From 2015, the University of Melbourne will be using the Weighted Average Mark (WAM) to determine student placements for most graduate courses instead of a Grade Point Average (GPA). Additionally, key subject dates will also be given ahead of time following changes to the subject handbook.
The WAM, which is the calculated average sum of all subject grades, will appear on the statement of results, eStudent results page, and Australian Higher Education Graduation Statement (AHEGS). The University has reported that calculating a WAM is a straightforward method of demonstrating a student’s academic record to an employer or third party.
Greater visibility of the WAM has received positive student feedback. Baya Ou Yang, Education Officer for the Media & Communications Student Society, has praised the changes for making students more aware of where they stand academically. “A lot of postgraduate courses will ask for your weighted average, so knowing where you stand and how you need to improve can only help,” she said.
The handbook has copped some flak from students in the past for its lack of easily accessible information. As a result, changes have been made to show key dates for each subject. This includes, but is not limited to, the teaching period, census date and last date to withdraw without failing.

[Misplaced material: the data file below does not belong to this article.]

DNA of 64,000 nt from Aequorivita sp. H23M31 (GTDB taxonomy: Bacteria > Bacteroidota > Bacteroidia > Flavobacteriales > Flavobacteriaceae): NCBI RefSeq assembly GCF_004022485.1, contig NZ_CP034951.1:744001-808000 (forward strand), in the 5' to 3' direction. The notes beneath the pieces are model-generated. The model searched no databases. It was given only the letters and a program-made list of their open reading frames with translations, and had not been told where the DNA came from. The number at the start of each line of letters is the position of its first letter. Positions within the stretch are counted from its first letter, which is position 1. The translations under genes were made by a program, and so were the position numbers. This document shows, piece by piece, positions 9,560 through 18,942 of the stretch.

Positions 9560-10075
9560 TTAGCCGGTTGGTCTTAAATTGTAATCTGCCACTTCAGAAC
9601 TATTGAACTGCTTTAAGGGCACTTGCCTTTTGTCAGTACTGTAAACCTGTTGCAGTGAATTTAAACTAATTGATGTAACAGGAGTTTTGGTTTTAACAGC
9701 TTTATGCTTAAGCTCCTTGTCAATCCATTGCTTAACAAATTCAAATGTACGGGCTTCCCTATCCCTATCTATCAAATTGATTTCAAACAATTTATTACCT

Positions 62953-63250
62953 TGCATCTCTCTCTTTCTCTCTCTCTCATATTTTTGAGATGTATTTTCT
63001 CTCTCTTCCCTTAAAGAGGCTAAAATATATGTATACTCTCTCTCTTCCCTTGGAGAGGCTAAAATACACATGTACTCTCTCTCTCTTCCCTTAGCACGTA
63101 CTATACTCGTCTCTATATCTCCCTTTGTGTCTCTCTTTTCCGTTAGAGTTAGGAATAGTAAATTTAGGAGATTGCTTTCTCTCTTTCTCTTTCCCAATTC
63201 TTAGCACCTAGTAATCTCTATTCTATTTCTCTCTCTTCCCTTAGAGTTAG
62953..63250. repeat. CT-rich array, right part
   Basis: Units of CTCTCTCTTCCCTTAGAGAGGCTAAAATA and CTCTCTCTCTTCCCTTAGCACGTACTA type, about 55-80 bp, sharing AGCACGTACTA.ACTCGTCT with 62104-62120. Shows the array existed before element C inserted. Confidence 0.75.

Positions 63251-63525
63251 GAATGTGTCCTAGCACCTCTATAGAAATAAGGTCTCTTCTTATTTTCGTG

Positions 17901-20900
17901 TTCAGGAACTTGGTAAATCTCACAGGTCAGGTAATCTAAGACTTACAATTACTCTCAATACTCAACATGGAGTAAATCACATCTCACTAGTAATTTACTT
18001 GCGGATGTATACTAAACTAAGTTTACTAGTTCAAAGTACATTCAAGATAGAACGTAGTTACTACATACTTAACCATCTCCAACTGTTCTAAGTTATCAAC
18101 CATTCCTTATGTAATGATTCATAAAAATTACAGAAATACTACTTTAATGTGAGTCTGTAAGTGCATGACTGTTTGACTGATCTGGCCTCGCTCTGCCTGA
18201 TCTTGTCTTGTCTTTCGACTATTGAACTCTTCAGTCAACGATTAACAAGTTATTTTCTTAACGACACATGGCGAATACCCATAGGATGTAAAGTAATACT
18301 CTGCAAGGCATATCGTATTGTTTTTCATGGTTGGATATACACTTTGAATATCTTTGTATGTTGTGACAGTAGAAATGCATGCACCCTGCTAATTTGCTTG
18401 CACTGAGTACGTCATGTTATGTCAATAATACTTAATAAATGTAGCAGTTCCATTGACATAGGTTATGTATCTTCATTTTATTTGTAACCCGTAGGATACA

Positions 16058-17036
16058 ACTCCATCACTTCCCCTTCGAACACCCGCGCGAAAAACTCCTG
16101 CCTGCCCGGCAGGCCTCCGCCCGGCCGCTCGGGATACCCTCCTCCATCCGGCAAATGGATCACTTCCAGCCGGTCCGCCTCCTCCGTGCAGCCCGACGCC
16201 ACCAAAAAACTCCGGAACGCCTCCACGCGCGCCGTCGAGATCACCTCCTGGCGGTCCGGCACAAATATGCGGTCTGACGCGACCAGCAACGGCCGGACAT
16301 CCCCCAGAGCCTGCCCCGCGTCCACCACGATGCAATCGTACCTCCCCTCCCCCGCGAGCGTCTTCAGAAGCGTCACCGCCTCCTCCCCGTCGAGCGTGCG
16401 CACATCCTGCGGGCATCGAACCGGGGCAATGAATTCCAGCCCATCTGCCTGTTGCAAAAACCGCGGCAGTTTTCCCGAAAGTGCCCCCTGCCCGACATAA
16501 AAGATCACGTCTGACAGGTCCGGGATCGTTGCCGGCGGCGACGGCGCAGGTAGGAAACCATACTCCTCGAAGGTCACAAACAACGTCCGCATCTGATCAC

Nellie Montague, Education (Academic Affairs) Officer, believes that the University has taken a step forward in the right direction, but more can be done. “The handbook needs to be the go-to place for subject information for students and at the moment it needs many more updates to ensure it is a useful tool for students,” she said. “The recent addition of key dates is important but detailed course content and timetabling information are also essential.”
The UMSU Education Department will be collecting feedback from students regarding the overall quality of the handbook. The feedback collected will be used to lobby the University into placing a greater awareness on the needs of course information for students.
Both changes come from the Student Lifecycle Project. The Project, according to the provost Margaret Sheil, is “aimed at improving the transparency of information available to students and clarifying entry requirements.”